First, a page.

Photo Credit: Brisbane Heat
Queensland Cricket has today congratulated international allrounder Delissa Kimmince on her 15-year cricketing career, which saw her excel at the highest level of the game and lead her State by example.
The 31-year-old informed Cricket Australia and Queensland Cricket this week of her decision to retire, ending a remarkable international and domestic playing career which included representing her country whilst still in her teens and being a member of three ICC World T20 Cup winning squads.
The Warwick product played in Queensland’s first national women’s title win, the 2013-14 WT20 championship, and was then a key member of the WBBL Brisbane Heat’s historic two-time championship team.
QC CEO Terry Svenson thanked Kimmince for her outstanding contribution to the game.
“It’s been a privilege to watch Delissa play for Australia, the Fire and the Heat,’’ he said. “Her skills as a player were outstanding, and it was equally rewarding to see the way she carried herself away from the field.
“She led by example through her generosity with sponsors, volunteers, fans and supporters, and her enthusiasm to promote the game to girls and women.
“Delissa deserves the highest praise for her willingness to step up as an exceptional role model for the game. On behalf of the many fans she made time to chat with and take a photo with after matches, or play a game with boys and girls at a coaching clinic, it’s appropriate to congratulate her and wish her all the success for the future.”
“We will celebrate DK’s career at next week’s Queensland Cricket Awards dinner and look forward to highlighting the exceptional contribution she has made to cricket in the State,” Svenson said.
Kimmince made her debut for Queensland in a one-day tour game against New Zealand in 2006 when she was still at high school and made her international debut 16 months later in 2008 when she played against the White Ferns in two One Day Internationals in New Zealand.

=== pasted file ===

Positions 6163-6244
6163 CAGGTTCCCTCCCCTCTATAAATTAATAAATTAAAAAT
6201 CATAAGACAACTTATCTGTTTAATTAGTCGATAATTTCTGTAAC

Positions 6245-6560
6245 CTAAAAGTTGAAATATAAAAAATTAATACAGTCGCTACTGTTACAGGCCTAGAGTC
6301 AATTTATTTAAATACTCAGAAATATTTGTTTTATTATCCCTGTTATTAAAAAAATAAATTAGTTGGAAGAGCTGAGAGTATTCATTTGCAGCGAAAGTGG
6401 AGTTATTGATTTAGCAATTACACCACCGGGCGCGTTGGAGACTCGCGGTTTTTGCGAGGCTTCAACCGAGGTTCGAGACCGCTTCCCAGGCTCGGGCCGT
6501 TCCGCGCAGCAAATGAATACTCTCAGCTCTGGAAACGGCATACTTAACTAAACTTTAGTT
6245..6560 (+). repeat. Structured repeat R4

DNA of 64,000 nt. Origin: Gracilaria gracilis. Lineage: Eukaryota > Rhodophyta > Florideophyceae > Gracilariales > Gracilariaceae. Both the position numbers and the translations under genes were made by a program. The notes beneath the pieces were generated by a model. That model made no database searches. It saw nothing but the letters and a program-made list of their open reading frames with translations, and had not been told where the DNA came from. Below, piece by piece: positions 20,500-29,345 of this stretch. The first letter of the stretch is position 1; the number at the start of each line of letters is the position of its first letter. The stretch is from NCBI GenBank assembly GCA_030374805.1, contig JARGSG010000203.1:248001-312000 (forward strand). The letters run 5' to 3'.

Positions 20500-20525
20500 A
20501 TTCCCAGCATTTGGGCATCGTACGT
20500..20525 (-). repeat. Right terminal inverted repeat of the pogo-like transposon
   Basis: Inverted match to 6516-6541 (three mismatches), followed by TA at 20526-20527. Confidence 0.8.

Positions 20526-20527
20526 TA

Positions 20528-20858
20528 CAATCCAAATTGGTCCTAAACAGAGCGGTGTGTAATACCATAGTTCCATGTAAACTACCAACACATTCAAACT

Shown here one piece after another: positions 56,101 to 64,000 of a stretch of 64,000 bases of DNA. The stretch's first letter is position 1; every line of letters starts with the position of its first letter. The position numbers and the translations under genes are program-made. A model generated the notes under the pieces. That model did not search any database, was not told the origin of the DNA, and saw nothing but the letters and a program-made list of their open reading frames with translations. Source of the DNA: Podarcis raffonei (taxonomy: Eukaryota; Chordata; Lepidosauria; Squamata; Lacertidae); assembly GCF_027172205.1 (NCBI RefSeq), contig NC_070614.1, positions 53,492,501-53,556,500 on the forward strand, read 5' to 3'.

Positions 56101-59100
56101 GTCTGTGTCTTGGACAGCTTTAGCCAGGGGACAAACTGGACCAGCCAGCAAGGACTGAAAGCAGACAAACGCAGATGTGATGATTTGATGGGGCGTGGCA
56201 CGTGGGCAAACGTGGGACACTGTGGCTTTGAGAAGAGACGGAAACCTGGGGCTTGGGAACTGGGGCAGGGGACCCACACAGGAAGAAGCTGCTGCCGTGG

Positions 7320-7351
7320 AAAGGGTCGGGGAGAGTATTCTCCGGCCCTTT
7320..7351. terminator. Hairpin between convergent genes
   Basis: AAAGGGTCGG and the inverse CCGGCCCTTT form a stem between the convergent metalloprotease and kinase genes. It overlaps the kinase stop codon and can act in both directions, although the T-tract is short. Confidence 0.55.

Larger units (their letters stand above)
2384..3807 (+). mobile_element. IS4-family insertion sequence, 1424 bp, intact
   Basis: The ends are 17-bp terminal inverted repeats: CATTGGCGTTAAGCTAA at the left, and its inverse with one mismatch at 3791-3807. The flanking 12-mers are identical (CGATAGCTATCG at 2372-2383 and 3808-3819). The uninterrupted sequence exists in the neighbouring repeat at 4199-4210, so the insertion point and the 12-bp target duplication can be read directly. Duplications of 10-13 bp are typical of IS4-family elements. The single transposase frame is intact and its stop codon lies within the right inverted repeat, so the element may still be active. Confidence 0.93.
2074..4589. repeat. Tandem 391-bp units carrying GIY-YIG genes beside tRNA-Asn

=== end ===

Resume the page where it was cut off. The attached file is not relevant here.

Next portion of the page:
She was a member of the Australia squad that finished fourth in the 2009 ICC Women’s World Cup in Australia before taking a break from the game to travel and work overseas in 2011.
The Queenslander returned to play the WNCL for the Fire in 2012-13 season and in 2014, was recalled to the Australian team.
In all, she played 16 Women’s ODIs for Australia, with a highlight her career best figures of 5-26 in 2019 against England.
Her T20 career for Australia was extensive, being a member of Australia’s 2014 and 2018 ICC Women’s T20 World Cup Champions Squads, as well as featuring prominently in last year’s landmark T20 World Cup in Australia, culminating in the memorable Final at the MCG before 86,000 fans.
She claimed 45 international T20 wickets with her right-arm seamers at an economy rate of 6.73 while proving an innovative and reliable lower order batting force.
For Queensland, she amassed 82 WNCL matches and 48 T20 games for the Fire, including a stint as captain.
She scored 1259 WNCL runs at 26.78 with a highest score of 100, as well as claiming 75 wickets at 29.34 with a best bowling return of 5-40.
In the WT20 competition, the precursor to the successful Women’s Big Bash League, she produced 912 runs at 22.80 with a highest score of 78no. She also claimed 22 wickets at an economy rate of 6.60 with best bowling figures of 2-11.
She was one of the first players signed by the Brisbane Heat for the inaugural rebel Women’s Big Bash League season, captaining the team in the first two seasons.
Her WBBL career saw her score 668 runs at 16.29 with a highest score 87no. She took 83 wickets at an economy rate of 7.05 with a best bowling effort of 4-18.
Importantly, Kimmince was in the middle at Drummoyne Oval in the WBBL|04 Final against the Sydney Sixers when batting partner Laura Harris hit the winning runs to claim Brisbane’s first WBBL trophy.
She was also on the spot a year later in WBBL|05 when the Heat defeated the Adelaide Strikers before a delighted Allan Border Field crowd to register back-to-back trophies.
She was twice Queensland Fire Player of the Year, in 2013-14 and 2016-17.